Demand for Multifamily Units Keeps Pace With Increasing Supply in Boston

Despite the maturing commercial real estate cycle, Boston’s thriving economy continues to generate positive momentum for the metro’s multifamily property marketplace. Over the 12-month period ending June 30, 2017, area employers added 55,700 positions, growing the employment base by 2.1 percent. Job creation was driven by the typically high-wage healthcare and professional fields, and more than 30 percent of the new roles created were in office-using sectors. This healthy growth has supported a surge in household formation, which — along with the high cost of homeownership — is sustaining substantial demand for rental units.

Tim Thompson, Marcus & Millichap

Tim Thompson, Marcus & Millichap

The significant affordability gap between renting and homeownership favors renting over homeownership by $591 per month. This, in combination with rising office-using employment, continues to boost apartment demand, which will support this year’s robust construction pipeline. Developers are on track to deliver more than 9,500 units to the marketplace in 2017, marking the highest point of the current cycle. Builders have focused their efforts in the urban core, particularly in the Fenway, Brookline and Brighton submarkets, and in first-ring suburbs. Nearly two-thirds of incoming units will be inside the city limits or in the closest suburban markets like Cambridge and Revere. The two largest deliveries each contain more than 450 units and will be in the Intown Boston submarket, which includes the Financial District, Beacon Hill and Back Bay neighborhoods.

Despite the high quantity of new multifamily product hitting the market, rising levels of household formation with a demand for rentals in Boston’s core will limit vacancy, and net absorption will remain elevated through the remainder of the year.

In the yearlong period that ended June 30, Boston’s metrowide multifamily vacancy rate fell 60 basis points to 2.6 percent. The largest drop recorded was in the Cambridge/Somerville submarket, which declined 480 basis points to 3.4 percent. In North Essex County, multifamily is nearly at full occupancy with vacancy at just 1 percent. Although surging apartment demand will largely track deliveries, vacancy is expected to tick up 30 basis points to 2.8 percent metrowide this year. This small rise in vacancy will have little effect on rent growth.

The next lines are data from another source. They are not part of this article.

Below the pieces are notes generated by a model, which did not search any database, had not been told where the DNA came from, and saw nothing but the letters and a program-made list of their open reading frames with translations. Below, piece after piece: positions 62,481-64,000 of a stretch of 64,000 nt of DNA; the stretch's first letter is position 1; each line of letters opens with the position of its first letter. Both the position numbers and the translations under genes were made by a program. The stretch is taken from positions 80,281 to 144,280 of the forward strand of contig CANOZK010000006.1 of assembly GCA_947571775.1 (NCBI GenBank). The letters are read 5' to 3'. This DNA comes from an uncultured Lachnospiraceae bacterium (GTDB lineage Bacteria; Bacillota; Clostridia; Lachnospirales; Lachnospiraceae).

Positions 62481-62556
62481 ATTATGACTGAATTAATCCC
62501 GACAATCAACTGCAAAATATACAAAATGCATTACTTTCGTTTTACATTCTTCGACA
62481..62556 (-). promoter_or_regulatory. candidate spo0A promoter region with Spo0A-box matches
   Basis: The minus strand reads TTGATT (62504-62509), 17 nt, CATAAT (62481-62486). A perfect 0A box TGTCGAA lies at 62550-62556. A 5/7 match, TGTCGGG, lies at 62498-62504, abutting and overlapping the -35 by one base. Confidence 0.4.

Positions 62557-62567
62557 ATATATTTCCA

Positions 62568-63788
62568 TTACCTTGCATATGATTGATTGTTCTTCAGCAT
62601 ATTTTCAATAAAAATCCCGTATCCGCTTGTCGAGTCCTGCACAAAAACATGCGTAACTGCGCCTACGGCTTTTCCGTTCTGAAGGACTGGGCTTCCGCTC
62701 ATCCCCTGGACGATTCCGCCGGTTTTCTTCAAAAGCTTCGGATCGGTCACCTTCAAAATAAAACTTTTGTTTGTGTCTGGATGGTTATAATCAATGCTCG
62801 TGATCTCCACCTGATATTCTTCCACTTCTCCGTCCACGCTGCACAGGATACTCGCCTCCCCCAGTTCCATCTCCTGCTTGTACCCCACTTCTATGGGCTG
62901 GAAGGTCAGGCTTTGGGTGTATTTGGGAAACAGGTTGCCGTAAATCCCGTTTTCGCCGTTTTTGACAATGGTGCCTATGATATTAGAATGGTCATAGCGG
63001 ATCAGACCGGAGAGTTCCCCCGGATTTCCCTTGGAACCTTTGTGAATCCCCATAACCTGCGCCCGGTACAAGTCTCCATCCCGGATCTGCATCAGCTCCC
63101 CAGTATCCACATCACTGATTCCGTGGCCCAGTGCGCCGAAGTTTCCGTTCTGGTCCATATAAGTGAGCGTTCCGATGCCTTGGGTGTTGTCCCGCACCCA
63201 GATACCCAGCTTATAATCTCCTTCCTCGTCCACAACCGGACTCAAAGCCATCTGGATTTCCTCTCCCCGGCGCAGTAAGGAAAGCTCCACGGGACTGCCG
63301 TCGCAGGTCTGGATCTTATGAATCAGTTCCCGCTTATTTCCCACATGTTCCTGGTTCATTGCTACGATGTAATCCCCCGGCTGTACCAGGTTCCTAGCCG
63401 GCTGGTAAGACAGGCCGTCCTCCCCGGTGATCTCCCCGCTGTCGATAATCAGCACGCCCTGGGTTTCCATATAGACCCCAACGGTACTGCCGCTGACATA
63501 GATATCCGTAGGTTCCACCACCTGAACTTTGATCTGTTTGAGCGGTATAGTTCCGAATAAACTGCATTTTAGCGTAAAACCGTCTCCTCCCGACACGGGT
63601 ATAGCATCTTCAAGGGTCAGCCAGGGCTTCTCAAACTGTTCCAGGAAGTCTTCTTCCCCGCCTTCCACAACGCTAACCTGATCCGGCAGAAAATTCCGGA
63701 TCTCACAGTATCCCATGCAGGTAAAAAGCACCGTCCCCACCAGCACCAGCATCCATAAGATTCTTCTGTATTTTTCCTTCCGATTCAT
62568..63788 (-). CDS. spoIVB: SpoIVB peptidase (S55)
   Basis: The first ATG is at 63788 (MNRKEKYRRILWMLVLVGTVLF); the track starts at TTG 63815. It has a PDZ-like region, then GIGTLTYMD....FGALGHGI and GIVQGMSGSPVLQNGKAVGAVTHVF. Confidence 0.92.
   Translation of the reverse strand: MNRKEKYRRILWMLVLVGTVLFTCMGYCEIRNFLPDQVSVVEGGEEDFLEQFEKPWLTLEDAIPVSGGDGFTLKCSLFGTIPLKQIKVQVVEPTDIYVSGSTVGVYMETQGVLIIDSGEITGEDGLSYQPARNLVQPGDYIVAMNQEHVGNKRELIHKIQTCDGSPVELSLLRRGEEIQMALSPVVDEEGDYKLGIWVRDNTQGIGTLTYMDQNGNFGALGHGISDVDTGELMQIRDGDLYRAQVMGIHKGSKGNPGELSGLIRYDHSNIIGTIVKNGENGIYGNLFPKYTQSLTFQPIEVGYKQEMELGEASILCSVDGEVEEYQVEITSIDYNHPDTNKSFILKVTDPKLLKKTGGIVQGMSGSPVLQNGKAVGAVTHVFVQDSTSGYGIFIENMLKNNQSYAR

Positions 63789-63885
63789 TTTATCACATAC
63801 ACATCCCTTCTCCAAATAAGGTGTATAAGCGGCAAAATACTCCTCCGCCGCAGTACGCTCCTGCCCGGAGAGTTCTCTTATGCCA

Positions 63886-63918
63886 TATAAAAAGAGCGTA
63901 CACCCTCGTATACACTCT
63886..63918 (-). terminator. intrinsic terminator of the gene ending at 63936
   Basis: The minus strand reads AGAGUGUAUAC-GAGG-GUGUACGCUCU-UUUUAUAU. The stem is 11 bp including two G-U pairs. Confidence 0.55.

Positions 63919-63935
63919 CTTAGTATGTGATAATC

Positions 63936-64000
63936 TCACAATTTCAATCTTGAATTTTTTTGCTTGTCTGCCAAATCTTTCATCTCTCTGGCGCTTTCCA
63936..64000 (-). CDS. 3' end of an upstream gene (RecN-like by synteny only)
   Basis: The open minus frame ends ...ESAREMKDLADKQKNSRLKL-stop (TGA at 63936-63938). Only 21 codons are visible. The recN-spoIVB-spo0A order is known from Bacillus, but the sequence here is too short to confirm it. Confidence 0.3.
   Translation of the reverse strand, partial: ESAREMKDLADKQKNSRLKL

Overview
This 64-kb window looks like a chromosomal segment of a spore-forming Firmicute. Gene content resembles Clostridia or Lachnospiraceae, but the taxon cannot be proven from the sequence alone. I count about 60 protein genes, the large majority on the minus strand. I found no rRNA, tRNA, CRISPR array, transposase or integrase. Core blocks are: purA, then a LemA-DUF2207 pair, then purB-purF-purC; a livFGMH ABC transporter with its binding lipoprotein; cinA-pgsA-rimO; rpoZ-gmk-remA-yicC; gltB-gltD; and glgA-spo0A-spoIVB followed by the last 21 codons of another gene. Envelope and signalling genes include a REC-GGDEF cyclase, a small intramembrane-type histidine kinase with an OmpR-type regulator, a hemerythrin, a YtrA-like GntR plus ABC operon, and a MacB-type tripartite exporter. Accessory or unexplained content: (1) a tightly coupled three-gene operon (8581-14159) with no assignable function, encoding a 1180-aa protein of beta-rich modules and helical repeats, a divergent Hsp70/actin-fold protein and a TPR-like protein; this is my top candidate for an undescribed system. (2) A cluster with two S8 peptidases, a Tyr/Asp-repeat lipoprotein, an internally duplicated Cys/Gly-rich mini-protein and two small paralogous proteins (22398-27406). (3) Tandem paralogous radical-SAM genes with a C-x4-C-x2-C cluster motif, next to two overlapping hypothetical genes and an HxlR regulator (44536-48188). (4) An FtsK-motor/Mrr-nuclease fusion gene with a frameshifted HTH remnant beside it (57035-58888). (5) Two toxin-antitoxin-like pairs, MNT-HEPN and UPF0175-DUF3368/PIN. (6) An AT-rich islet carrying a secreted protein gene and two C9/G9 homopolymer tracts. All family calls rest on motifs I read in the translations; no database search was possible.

In the trailing 12-month period ending in the second quarter, year-over-year average effective rents rose 4 percent to $1,882 per month metro­wide. The Fenway/Brookline/Brighton submarket saw the most growth with rents rising 14.5 percent to $3,174 per month.

Through the end of the year, extraordinarily low vacancy will prompt an additional 5 percent rise in the average effective rent to $2,021 per month metrowide.

Multifamily investor attention and activity in Boston are high given the fundamental strength of the metro’s rental market and positive outlook for growth. Apartment buyers have broadly split into two pools: institutions seeking well-positioned assets in core submarkets and private investors searching in first-tier and second-tier suburbs for value-add opportunities.

Institutions seeking capital appreciation will pursue turnkey or moderate value-add opportunities. Cap rates for these assets will range from the mid-3 to mid-4 percent tranche in the core, depending on building location and size. Additionally, a considerable amount of deal flow has shifted toward first-ring suburbs, where cap rates can be up to 200 basis points higher for similar assets. For this reason, transaction velocity and dollar volume have risen considerably in these areas, especially for properties along Interstate 93 and inside Route 128.

— By Tim Thompson, regional manager, Marcus & Millichap. This article first appeared in the October 2017 issue of Northeast Real Estate Business magazine.

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